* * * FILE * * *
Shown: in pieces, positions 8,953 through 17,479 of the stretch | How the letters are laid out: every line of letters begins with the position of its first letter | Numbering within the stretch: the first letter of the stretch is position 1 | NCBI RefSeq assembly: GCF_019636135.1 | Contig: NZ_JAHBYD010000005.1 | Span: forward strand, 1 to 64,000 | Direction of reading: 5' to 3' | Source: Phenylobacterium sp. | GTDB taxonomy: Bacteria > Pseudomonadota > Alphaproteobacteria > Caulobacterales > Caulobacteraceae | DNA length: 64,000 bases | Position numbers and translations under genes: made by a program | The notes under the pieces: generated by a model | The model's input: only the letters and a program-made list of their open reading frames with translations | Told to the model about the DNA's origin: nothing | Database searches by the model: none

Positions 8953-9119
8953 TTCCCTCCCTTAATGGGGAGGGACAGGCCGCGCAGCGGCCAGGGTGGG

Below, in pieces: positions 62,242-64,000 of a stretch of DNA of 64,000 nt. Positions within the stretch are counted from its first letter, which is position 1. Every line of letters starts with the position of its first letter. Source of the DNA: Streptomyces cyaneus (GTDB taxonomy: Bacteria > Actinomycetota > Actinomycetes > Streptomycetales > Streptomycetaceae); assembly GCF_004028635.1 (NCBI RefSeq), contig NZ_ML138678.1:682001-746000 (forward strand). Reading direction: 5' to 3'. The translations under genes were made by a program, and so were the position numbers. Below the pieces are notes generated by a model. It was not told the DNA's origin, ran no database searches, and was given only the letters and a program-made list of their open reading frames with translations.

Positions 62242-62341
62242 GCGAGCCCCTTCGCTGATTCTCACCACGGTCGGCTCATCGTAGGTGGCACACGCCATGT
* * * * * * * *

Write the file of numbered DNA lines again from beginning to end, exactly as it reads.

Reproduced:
Shown: in pieces, positions 8,953 through 17,479 of the stretch | How the letters are laid out: every line of letters begins with the position of its first letter | Numbering within the stretch: the first letter of the stretch is position 1 | NCBI RefSeq assembly: GCF_019636135.1 | Contig: NZ_JAHBYD010000005.1 | Span: forward strand, 1 to 64,000 | Direction of reading: 5' to 3' | Source: Phenylobacterium sp. | GTDB taxonomy: Bacteria > Pseudomonadota > Alphaproteobacteria > Caulobacterales > Caulobacteraceae | DNA length: 64,000 bases | Position numbers and translations under genes: made by a program | The notes under the pieces: generated by a model | The model's input: only the letters and a program-made list of their open reading frames with translations | Told to the model about the DNA's origin: nothing | Database searches by the model: none

Positions 8953-9119
8953 TTCCCTCCCTTAATGGGGAGGGACAGGCCGCGCAGCGGCCAGGGTGGG

Below, in pieces: positions 62,242-64,000 of a stretch of DNA of 64,000 nt. Positions within the stretch are counted from its first letter, which is position 1. Every line of letters starts with the position of its first letter. Source of the DNA: Streptomyces cyaneus (GTDB taxonomy: Bacteria > Actinomycetota > Actinomycetes > Streptomycetales > Streptomycetaceae); assembly GCF_004028635.1 (NCBI RefSeq), contig NZ_ML138678.1:682001-746000 (forward strand). Reading direction: 5' to 3'. The translations under genes were made by a program, and so were the position numbers. Below the pieces are notes generated by a model. It was not told the DNA's origin, ran no database searches, and was given only the letters and a program-made list of their open reading frames with translations.

Positions 62242-62341
62242 GCGAGCCCCTTCGCTGATTCTCACCACGGTCGGCTCATCGTAGGTGGCACACGCCATGT